@tatanka48 I'm starting to think I shoudl have gotten a 3/4 ton, but now here the dillema I have...my truck is already paid off...it only has 100K miles and I'm confident it's got at least another 100k miles. I take good care of my stuff and do all the regular maintenance. If I keep this truck, it means no truck payment and more adventures...so making do with it really sounds like a good idea. Plus...I'm definitely emotionally attached to this truck...me and it have been through some serious nonsense lol.
 

rkj__

Adventurer
It's really easy to hit max payload when doing an "expedition" build on a midsize or half ton truck. It's actually pretty tough to stay under max payload if you travel with more than two adults per vehicle.

Many people go over max payload, and don't think much of it.

It's definitely something you should pay attention to.
 

Shovel

Explorer
@Shovel I live in the frickin' midwest, so for most of my trips, I don't need stuff that's too hardcore. It's those 2-3 big trips a year where most of this gear comes in handy.

I have a running hypothesis that guys that are really going on good adventures aren't on instagram and youtube because they're too busy actually doing stuff to post it to instagram.
One of the most important considerations I've taken from backpackers in the USA is knowing not just what to carry but also when to carry it - for example on long trips I don't leave home with a full larder if I have 2 days of highway between me and the dirt. There are vanishingly few places in the US and even in the world that don't have supplies available within a day's travel. Almost every truck stop has showers. Every town has a laundromat. Planning those resources into a trip can trim an awful lot out of the pack list.

Other methods I've employed have been to just use backpacker equipment - stove, mess, lighting, etc.. simplify the menu down (going vegetarian while off pavement means almost nothing needs to compete with beer for cooler space), and try to work double duty into most of what I carry.

You're probably... definitely right about the instagram adventure theory. I've tried documenting adventures a number of times and it really only works if you've planned it out specifically with time and purpose for filming. Similar thing happens when turning wrenches I almost never get to share mechanic tricks and tips with Youtube because it takes an hour to film a 30 second procedure. Have to set up lighting, figure out how to get the camera in the right place to see the action, position your hands to not block the action, try not to be panting or sniffling into the microphone, have a planned path of narration for the job, be prepared to re-do the job even if you did it right the first time just because it didn't film right the first time.. nope. Don't have time for all that. Wish I could.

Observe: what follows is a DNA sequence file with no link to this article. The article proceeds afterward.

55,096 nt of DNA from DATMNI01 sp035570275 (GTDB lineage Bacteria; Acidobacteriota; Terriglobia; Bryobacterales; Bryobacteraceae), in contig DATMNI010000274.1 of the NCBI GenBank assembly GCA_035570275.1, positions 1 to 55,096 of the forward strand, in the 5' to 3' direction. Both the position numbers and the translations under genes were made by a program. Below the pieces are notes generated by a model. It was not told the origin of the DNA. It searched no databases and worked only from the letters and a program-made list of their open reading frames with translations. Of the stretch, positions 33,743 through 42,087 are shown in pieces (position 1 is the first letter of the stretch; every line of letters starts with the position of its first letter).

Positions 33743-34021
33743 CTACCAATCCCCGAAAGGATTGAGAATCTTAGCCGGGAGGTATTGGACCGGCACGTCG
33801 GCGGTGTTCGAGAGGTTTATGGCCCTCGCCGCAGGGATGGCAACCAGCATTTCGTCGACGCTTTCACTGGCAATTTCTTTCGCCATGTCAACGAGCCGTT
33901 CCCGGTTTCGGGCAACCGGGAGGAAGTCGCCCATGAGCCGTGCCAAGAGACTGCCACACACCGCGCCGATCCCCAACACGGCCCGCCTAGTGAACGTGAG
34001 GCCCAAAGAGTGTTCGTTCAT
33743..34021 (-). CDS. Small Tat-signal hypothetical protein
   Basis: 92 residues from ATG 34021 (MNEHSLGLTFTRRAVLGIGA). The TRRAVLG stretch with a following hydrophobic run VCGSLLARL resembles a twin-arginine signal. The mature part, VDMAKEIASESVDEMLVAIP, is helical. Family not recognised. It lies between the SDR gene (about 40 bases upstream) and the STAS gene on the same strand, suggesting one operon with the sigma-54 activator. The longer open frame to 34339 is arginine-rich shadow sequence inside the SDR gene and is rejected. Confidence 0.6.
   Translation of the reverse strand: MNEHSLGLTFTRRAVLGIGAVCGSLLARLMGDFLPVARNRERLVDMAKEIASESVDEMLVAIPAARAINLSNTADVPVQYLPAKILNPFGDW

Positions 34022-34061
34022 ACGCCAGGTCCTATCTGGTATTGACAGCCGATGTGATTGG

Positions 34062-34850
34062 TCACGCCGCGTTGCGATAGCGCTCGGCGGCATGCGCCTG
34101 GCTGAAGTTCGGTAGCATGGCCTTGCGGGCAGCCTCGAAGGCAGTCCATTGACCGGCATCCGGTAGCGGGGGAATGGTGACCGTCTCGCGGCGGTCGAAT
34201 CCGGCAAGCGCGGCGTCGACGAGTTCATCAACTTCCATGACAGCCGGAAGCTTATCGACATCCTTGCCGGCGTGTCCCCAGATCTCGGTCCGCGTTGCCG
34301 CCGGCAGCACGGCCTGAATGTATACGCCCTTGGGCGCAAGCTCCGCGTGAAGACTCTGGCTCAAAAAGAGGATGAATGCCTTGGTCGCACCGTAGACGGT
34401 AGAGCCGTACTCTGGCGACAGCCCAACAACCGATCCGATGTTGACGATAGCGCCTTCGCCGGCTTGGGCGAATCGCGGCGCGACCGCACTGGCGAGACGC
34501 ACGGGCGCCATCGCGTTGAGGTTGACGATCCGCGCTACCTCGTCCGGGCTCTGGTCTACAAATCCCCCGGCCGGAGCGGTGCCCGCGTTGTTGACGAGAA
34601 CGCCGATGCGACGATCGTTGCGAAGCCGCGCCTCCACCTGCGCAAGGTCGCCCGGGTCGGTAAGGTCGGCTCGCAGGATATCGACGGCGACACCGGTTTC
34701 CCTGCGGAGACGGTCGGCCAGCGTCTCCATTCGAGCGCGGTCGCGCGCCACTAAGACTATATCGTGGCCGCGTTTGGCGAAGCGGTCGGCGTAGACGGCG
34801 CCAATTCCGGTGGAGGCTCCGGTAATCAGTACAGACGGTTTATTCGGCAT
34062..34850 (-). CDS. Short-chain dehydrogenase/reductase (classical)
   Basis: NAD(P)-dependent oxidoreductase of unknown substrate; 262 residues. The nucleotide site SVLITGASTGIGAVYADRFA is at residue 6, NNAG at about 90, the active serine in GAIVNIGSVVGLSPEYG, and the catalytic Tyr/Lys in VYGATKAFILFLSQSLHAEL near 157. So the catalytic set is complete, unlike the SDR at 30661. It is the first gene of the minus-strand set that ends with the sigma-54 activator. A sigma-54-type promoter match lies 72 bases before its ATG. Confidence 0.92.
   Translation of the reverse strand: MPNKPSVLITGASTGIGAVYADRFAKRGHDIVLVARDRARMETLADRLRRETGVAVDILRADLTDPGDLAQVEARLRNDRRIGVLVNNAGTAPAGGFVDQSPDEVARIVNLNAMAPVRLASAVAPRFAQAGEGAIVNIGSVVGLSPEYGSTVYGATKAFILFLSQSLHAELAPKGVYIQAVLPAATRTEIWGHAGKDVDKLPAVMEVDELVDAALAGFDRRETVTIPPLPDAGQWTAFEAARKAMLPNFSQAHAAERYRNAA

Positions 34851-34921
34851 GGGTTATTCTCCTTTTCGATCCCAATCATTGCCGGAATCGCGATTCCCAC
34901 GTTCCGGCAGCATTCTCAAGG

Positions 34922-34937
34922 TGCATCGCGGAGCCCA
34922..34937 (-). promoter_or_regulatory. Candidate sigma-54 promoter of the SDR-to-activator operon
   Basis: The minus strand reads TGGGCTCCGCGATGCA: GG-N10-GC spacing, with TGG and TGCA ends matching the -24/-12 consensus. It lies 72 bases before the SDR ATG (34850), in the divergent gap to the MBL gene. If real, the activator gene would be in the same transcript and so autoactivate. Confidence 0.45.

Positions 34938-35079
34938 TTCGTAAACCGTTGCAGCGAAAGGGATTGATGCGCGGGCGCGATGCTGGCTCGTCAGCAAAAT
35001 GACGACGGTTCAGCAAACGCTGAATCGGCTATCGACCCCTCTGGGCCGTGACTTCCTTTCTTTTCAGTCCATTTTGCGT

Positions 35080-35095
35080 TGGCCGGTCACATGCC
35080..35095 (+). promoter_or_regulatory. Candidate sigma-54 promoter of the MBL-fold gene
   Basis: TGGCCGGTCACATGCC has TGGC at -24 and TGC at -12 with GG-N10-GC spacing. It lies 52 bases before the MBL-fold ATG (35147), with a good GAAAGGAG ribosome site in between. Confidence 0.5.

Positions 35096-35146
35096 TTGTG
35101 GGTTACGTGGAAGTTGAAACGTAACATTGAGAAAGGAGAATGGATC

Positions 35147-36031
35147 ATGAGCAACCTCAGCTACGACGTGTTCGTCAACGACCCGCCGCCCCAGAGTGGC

tatanka48

Active member
100k is just barely broken in

guess you're stuck w/ it

the non-existant truck payment really can fund more adventures

it can also help fund some of the nicer more comfortable back packer/light weight gear if you don't already have some

simply time to adjust to the furute of owning a 1/2 tonner ;-)

T
 
@tatanka48 I'm starting to think I shoudl have gotten a 3/4 ton, but now here the dillema I have...my truck is already paid off...it only has 100K miles and I'm confident it's got at least another 100k miles. I take good care of my stuff and do all the regular maintenance. If I keep this truck, it means no truck payment and more adventures...so making do with it really sounds like a good idea. Plus...I'm definitely emotionally attached to this truck...me and it have been through some serious nonsense lol.
That just means you need to adjust around your vehicle then. I'm an advocate of more adventures with less things. Besides, having a truck you like counts for a whole lot. I'm not too attached to my truck but sure seem stuck with it because I don't want a truck payment and all the new costs :)
 

Jnich77

Expedition Leader
Yeah... you carry lots of unnecessary stuff. A cooler with dry ice will replace your fridge, battery, and solar. That alone saves you a noticable amount of weight. You also don't need a 40 pound cook box, a 2 pound action packer tote will hold everything and fully packed should weigh about 10 pounds.